2. 1 point

    Version 1.1.0

    36,446 downloads

    A COMPLETE INSTRUCTOR AND STUDENT SUPPLEMENT PACKAGE - Continued These ppts are set of instructor and student supplements. . A FOCUS ON DIAGNOSIS AND PROBLEM SOLVING The primary focus of these ppts is to satisfy the need for problem diagnosis. Time and again, the author has heard that technicians need more training in diagnostic procedures and skill development. To meet this need and to help illustrate how real problems are solved, diagnostic stories are included throughout. Each new topic covers the parts involved as well as their purpose, function, and operation, and how to test and diagnose each system.
  3. 1 point
    Many years ago, I was involved as an expert in a legal dispute. My company was suing the US Army in a contract dispute. I got a very bad taste for lawyers as a result. An Army facility had designed a mechanical system and put out drawings for the system as the basis for suppliers to bid on building the system. There were five major suppliers bidding to build these devices for the Army, and the bidding was extremely competitive. Being higher by half a cent ($0.005) per unit would mean losing the bid. My employer had the misfortune to win the bidding, and we were building this rather complicated mechanical system (around 200 parts) for about $15 per unit with many 1000s to be built. Each week's production would be declared to be a "lot," typically around 20,000 units. The inspectors would draw a random sample for testing, and if all tests were passed, the lot was accepted and the company was paid for the material. If any tests were failed (and there were about a dozen different tests), the lot was rejected and the company received no payment. Dimensional tolerances were extremely critical, and the company had taken then into account in the bidding. In suing the Army, my employer was alleging that the tolerances had been deliberately set loose for the bidding while the Army knew that closer tolerances were required in order to consistently meet all the specifications and pass the tests. The Army denied this. My job for 18 months was to demonstrate mathematically that there were dimensional combinations within the allowed tolerances that would fail some of the tests, and therefore that the Army had misled the bidders in the original contract negotiations. I did this quite fully, showing that some combinations would work while others would not, even though all were within the specifications on the drawings. I was completely disgusted by the attitudes of the lawyers on both sides. The had ZERO interest in the truth; they only care about winning the argument. They were only interested in information that supported their side of the case. If a part of my study did not support my employer's case, our attorneys ordered me to destroy that paper work and to deny that I had ever done it if asked. I refused to do that; the truth is the truth. Most of my encounters with lawyers since that time has supported my early evaluation; they are evil men (and women) intent only on winning. Truth means nothing to a lawyer! DrD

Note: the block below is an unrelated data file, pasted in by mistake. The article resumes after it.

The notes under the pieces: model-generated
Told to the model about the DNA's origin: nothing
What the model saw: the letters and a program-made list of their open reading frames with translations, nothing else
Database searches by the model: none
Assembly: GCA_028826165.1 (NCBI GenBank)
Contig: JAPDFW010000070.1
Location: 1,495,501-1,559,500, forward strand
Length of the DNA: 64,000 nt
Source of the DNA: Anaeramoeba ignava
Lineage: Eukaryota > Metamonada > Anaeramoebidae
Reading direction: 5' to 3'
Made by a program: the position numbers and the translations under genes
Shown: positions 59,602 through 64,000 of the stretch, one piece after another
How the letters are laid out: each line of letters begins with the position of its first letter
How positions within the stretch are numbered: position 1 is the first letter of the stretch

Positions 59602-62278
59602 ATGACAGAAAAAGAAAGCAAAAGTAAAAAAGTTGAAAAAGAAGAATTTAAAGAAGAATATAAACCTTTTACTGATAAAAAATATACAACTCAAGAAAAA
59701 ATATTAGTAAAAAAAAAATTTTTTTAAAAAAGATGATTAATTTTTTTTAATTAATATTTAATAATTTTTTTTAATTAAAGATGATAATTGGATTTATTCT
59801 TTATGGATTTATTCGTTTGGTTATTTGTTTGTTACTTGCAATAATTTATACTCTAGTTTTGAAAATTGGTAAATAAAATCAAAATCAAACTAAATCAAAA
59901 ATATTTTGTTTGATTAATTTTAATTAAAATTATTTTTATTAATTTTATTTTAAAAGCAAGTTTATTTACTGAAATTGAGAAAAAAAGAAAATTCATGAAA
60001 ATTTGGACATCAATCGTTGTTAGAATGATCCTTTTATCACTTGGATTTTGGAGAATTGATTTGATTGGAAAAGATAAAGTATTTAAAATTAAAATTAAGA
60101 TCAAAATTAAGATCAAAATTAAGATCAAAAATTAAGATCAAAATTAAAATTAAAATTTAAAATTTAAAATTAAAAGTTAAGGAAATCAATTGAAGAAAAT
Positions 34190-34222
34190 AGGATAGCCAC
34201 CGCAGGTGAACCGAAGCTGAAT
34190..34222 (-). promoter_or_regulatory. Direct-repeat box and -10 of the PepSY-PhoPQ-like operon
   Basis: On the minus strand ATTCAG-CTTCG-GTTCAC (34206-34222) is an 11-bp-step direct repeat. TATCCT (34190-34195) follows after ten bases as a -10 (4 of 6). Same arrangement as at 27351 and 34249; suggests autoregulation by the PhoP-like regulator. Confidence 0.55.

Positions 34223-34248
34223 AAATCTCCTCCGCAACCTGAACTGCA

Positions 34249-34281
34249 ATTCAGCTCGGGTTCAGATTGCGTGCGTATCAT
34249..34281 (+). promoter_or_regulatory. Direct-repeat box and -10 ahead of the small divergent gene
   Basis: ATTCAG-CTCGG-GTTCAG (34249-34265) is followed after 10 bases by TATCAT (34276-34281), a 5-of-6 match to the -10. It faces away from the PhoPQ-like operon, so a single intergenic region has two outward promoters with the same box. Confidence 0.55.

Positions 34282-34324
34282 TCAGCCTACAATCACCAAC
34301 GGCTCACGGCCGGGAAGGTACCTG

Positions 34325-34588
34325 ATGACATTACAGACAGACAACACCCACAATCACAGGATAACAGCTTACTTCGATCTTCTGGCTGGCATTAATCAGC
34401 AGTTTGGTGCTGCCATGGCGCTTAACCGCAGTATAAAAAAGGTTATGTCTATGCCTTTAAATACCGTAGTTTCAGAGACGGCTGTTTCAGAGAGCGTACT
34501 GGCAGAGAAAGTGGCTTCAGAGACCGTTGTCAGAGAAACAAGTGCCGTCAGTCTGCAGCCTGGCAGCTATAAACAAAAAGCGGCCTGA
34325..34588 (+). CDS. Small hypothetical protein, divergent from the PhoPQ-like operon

4. 1 point
    Knocking (also knock, detonation, spark knock, pinging or pinking) in start interior burning motors happens when burning of a portion of the air/fuel blend in the chamber does not result from spread of the fire front touched off by the start plug, however at least one pockets of air/fuel blend detonate outside the envelope of the ordinary ignition front. The fuel-air charge is intended to be lighted by the start plug just, and at an exact point in the cylinder's stroke. Knock happens when the pinnacle of the burning procedure never again happens at the ideal minute for the four-stroke cycle. The stun wave makes the trademark metallic "pinging" sound, and barrel weight increments drastically. Impacts of motor knocking reach from immaterial to totally ruinous.
  5. 1 point

    10,107 downloads

    Presentation on Design of- Clutch Brake Belts Chain Gears
  6. 1 point
    When fuel is injected into combustion chamber, the droplets of fuel takes heat from surrounding air and vaporizes. Then it's temperature goes on increasing till it reaches to auto ignition temperature and then combustion starts. This whole process requires some time (fraction of second) and it is known as IGNITION DELAY OR DELAY PERIOD. Ideally, as injrction starts, ignition should take place simultaneously. That is , ignition delay should be as small as possible. Suppose auto ignition temperature of fuel is more then there will be more ignition delay period. This means that after injection start, the fuel will droplets will accumulate in combustion chamber. And after auto ignition temperature reaches, this accumulated fuel burns promptly. In fact it explodes. This is cause of knocking in CI Engine. There are several factors which affects knocking such as A/F ratio, compression ratio, auto ignition temperature, engine speed, inlet temperature, intake pressure etc. It is very difficult to differentiate between normal engine running and knocking in case of CI Engine.
  7. 1 point
    The variation in the sound of every bike is due to the design of the path of flow of exhaust gases with suitable emission control techniques.